The vertical partitioning of data into Hubs, Links and Satellites is fundamental to the Data Vault architecture
and enables parallel processing of data and therefore shorter load cycles. This means the Data Vault
architecture handles near real-time loading better than any other architecture. New Hubs, Links and
Satellites records are inserted, records are not updated; this is more efficient and therefore faster.

Focuses on business value


The bulk of the development work focuses on the reporting end of the data cycle rather than on the upfront
work of getting data into the actual data warehouse. This means you can decide what you wish to report on
and then focus your efforts there delivering immediate, high business value.

Works effectively with an Agile delivery methodology


Data vault focuses your effort onto the activity (or report) that delivers the most business value right now and
therefore, works seamlessly with an Agile delivery approach. This ensures your development team/s are
focusing on the highest value tasks at all times.

How do I test this inside my organization?


Data vault is easy to introduce and you can experiment using a corner of your existing data warehouse. It
conforms to relational norms and will easily join to legacy entities and modelling styles.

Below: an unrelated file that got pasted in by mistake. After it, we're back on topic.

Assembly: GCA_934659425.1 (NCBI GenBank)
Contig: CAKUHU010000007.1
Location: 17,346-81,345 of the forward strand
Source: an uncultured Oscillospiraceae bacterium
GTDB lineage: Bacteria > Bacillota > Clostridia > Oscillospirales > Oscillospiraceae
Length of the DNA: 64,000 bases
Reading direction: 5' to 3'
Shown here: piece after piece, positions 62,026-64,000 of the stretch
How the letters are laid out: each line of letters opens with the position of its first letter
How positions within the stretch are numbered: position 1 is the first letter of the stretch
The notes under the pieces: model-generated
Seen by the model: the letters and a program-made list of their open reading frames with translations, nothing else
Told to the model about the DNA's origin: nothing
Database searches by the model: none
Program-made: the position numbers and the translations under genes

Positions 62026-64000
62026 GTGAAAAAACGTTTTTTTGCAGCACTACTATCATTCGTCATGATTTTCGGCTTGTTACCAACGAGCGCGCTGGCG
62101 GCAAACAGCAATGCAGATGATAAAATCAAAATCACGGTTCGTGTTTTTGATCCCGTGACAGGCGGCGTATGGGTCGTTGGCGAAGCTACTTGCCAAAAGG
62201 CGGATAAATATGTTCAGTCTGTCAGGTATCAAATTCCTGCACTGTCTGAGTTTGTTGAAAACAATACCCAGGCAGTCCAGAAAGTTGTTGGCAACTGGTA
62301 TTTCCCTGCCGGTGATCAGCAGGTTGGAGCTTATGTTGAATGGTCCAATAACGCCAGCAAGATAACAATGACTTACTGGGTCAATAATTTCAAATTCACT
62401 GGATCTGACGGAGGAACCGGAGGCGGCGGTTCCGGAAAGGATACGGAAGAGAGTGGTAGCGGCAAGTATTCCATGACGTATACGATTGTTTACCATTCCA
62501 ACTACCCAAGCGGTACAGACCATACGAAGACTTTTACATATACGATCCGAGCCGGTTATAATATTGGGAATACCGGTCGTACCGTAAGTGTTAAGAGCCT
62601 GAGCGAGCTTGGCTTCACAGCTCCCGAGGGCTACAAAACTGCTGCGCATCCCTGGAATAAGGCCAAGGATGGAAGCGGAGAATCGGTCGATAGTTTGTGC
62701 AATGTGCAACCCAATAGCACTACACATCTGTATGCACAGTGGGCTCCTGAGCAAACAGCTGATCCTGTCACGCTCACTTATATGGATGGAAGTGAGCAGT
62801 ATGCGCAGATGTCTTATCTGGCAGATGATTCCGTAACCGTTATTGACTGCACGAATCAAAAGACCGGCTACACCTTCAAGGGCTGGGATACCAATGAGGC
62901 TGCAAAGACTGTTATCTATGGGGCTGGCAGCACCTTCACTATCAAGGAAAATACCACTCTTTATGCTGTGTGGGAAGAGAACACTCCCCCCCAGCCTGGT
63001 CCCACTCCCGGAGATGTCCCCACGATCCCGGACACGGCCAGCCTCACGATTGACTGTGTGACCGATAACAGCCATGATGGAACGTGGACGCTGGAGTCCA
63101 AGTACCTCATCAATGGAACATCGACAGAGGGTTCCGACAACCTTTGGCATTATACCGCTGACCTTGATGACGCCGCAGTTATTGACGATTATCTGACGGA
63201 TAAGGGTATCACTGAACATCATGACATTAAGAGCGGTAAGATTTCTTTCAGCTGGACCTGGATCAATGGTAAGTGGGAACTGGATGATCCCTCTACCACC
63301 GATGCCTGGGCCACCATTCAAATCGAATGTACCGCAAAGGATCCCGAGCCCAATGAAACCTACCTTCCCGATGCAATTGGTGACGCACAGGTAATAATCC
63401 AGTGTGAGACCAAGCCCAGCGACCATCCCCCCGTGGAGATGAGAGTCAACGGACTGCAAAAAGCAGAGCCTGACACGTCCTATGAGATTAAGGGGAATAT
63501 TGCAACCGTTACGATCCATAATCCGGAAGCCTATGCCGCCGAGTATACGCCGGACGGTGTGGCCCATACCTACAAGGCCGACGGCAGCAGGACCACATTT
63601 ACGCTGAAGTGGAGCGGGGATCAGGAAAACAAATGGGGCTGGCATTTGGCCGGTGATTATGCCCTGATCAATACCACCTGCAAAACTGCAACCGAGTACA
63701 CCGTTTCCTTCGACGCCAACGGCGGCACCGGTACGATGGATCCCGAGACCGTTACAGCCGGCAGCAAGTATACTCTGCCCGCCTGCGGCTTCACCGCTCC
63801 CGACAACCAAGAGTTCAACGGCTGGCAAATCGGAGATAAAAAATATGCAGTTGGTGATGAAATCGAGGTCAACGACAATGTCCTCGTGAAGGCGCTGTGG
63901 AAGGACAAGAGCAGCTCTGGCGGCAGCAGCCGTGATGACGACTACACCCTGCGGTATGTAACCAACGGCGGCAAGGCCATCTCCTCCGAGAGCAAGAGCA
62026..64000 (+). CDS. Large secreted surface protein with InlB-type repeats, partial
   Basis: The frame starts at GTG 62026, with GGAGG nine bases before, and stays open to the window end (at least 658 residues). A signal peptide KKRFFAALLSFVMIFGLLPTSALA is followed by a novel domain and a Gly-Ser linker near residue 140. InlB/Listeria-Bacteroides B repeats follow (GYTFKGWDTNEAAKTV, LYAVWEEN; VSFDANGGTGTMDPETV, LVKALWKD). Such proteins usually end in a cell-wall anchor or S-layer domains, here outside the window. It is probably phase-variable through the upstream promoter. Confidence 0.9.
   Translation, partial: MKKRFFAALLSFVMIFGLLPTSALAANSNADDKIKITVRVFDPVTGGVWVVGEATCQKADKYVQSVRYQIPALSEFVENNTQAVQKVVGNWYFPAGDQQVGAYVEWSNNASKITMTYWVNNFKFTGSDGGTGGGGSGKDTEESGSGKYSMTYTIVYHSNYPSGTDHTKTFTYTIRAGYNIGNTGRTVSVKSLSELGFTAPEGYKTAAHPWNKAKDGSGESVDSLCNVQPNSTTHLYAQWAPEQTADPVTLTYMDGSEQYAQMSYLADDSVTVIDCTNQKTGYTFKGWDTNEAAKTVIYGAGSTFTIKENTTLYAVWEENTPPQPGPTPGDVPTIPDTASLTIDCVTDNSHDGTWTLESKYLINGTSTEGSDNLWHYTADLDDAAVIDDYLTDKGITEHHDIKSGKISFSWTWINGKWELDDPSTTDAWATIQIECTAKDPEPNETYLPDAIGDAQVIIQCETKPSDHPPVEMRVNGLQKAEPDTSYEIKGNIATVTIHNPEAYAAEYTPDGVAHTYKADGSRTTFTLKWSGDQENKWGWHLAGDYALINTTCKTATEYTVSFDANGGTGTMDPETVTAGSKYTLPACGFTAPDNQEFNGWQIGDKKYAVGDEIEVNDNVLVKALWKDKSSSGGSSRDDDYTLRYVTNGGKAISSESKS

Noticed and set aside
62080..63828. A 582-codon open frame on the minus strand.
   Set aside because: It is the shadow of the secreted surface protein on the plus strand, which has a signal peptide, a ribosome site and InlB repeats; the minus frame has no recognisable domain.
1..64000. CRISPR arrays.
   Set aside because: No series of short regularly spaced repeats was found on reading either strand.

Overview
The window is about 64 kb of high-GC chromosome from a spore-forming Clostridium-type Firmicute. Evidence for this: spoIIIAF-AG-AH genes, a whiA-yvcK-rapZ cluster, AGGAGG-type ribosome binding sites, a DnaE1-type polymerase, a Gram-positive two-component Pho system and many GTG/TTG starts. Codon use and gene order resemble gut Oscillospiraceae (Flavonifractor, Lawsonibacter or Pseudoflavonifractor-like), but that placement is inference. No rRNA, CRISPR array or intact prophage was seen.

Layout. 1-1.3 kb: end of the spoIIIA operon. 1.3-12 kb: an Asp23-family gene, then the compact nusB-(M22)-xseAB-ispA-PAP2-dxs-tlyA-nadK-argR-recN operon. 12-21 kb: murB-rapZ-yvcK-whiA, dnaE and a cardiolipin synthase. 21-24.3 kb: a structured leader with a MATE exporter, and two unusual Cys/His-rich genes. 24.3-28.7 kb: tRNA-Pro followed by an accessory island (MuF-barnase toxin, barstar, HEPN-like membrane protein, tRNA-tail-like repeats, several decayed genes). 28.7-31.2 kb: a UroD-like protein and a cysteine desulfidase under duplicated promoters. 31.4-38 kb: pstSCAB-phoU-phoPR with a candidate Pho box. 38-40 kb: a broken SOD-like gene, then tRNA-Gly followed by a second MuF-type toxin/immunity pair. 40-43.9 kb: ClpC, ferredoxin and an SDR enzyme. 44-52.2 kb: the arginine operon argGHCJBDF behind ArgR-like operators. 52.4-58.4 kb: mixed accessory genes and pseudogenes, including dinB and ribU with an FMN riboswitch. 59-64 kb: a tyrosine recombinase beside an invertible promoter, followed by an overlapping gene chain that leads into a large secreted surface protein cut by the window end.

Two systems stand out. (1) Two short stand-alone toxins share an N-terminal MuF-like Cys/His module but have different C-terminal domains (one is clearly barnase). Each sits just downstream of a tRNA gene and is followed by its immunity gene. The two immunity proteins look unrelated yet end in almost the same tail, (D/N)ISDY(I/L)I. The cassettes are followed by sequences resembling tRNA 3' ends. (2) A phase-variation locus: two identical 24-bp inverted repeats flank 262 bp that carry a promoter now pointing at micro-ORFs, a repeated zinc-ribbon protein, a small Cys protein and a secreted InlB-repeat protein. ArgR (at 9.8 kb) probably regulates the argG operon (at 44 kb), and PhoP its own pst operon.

Our experience is that modelers, architects and ETL developers all appreciate the opportunity to explore
potential productivity-improving modelling and development techniques and, if managed well, the experiment
itself will build knowledge and distinctions that will improve your design under other modelling regimes.

Formal training and certification paths are available in Australia (through C3 and other specialist training
providers). This is valuable for introducing your team to the initial concepts. The modelling method is very
well documented in text and videos on http://learndatavault.com.

There are also technical advice forums and support from the community of Data Vault modelers through
LinkedIn and other technical-social platforms.

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Next steps
Data vault focuses effort on delivering business value rather than on the technical architecture and rapidly
adapts to a changing business environment. It shifts the bulk of the work to the reporting end of the cycle
rather than on the upfront work of getting data into the data warehouse, so data load time is dramatically
reduced.

The concept of ‘late binding’ where data isn’t integrated until it’s needed is gathering momentum. Indeed
Data Vault is a good option between 3NF rigidity and extreme flexibility (Hyper Generalization).

Using the Data Vault methodology enables you to work on projects with ‘high business value’ rather than
doing all of the work and then determining what you want to use. Finally, Data Vault works well with an Agile
approach because it slices the data into smaller parts and allows for new data sources to be added without
impacting the existing design.

So if you’re considering what modelling methods to use in your organization to extract the relevant
information from your data warehouse in less time than traditional methods, contact us to find out more about
Data Vault and how it can help you.